Gareth Southgate’s Phil Foden excuse insults England fans.

Gareth Southgate's Phil Foden excuse insults England fans.

The talk about Phil Foden has been going on all weekend. Now, we’re still talking about it. We’re still scratching our heads and wondering what Gareth Southgate thinks when he picks his team (which is wrong) and makes his substitutions (which are also wrong), just like we’ve done for every England manager since the beginning of time.

England’s managers never get a fair shake. Even if they are made up, their supporters will always find something to beat them with. Who didn’t get mad when, for example, Mike Bassett chose Tony Hedges from York City and Ron Benson from Plymouth Argyle? It’s not usually a good idea. But then again, it is sometimes.

As England struggled to a boring 0-0 draw with the USA, fans were right to want Phil Foden to play. Southgate decided not to give in, saying that the player hadn’t played in the number ten spot for Manchester City.

This is the most important thing to worry about. Here, the manager of England admits that he couldn’t figure out how to “fit one of England’s most talented and versatile players into an already fluid 4-2-3-1 system.”

Let’s look at each part. Phil Foden can play as a 10, an 8 who likes to attack, or on either wing. Mason Mount, Raheem Sterling, Bukayo Saka, and Jude Bellingham all had bad games against the USA and could have been replaced. Foden could have replaced each of them with a little rearranging, depending on who else Southgate wanted to bring off the bench.

Southgate’s argument that Foden doesn’t play as a 10 for City is nonsense. Players can play different roles for their clubs and countries, which he should know since he has often put Kyle Walker in the middle of the defense. When they’ve been training with Pep Guardiola for six seasons, they’re not just used to it. They’re comfortable with it.

The argument also doesn’t work because Marcus Rashford replaced Saka on England’s right side, a position he rarely plays for Manchester United.

Whenever Southgate has tried to defend his decisions, he has used double standards and illogical reasoning. It seems like his comments to the media was made on purpose to make fans angry.

If they were, he always hits the target.

For many good reasons, Foden shouldn’t have been put in the game against the US. Given how things were going in the group, it made sense to keep England from losing instead of going all out for the win and getting caught on the counter.

Foden’s defense and work off the ball aren’t as good as those of other players, and we haven’t seen him play as well for England as he did for Man City. Jack Grealish and Marcus Rashford scored against Iran, so they deserved to come off the bench and make an impact.

Each argument, though, has a good counterargument. With a win, England could have made sure of qualifying right then. Changes that seem to be offensive can be defensive. Foden’s ability to get the ball in tight spaces might not have helped England take control of a game they were having trouble with in the middle.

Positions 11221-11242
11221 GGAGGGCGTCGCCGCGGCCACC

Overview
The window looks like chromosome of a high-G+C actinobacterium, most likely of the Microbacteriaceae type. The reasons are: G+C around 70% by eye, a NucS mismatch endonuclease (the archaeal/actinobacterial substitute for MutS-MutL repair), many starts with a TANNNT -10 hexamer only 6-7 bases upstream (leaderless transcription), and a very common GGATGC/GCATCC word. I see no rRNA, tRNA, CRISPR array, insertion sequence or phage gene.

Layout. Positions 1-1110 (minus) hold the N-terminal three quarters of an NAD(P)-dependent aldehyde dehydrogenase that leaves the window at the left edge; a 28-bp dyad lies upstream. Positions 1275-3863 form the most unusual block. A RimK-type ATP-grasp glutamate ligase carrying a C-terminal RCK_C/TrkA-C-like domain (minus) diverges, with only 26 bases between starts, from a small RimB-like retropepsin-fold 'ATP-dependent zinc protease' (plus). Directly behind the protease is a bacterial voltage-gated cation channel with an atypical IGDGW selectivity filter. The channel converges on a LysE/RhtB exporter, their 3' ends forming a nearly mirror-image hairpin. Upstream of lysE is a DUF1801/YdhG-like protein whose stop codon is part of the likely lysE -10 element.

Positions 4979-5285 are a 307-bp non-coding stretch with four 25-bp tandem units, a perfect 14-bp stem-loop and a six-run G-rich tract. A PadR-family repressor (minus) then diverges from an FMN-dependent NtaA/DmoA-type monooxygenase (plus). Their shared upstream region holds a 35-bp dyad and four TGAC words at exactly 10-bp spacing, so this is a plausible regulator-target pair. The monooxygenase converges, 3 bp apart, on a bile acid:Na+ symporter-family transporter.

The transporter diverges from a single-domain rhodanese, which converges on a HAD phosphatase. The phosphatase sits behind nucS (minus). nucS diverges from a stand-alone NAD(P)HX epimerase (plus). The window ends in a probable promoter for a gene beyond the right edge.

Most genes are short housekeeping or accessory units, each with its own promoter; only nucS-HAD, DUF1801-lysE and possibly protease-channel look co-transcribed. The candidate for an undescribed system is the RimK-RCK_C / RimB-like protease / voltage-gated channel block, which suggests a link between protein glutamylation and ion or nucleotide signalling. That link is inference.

Does he need to be strong on defense when Declan Rice, Jordan Henderson, and a solid back four are behind him? What is Foden supposed to do on the field in the first place? This isn’t a defense.

We haven’t seen his best for England because he often plays in Southgate’s preferred 3-4-3 formation, which is both limiting and depressing. Based on how he has played this season, Foden should be way ahead of Saka, Mount, and Sterling, let alone Rashford and Grealish.

This argument can go on and on. The point is that Southgate could have come up with some good reasons. As a manager, we are used to his obvious practicality, which he wears like a Marks and Spencer waistcoat. Fans probably wouldn’t have been happy, but at least they might have understood.

Instead, Southgate’s comment made it sound like he was scared, didn’t like fans, or, even worse, was not very good at his job. When the score is 0-0, and Foden sits on the bench, there better be a damn good reason.

Southgate couldn’t think of any. So it makes sense that a national inquiry is being held. Both in the World Cup semi-final and the Euro final, England paid a high price for his game-changing substitutions or lack thereof. Even though England fans are often told to find something to complain about, they have every right to be angry about this.

In knockout football, these decisions can decide who wins or loses. If you don’t make them in the group stage, you won’t be brave enough to make them later in the tournament. Southgate still can’t get them right or even figure out why he makes them.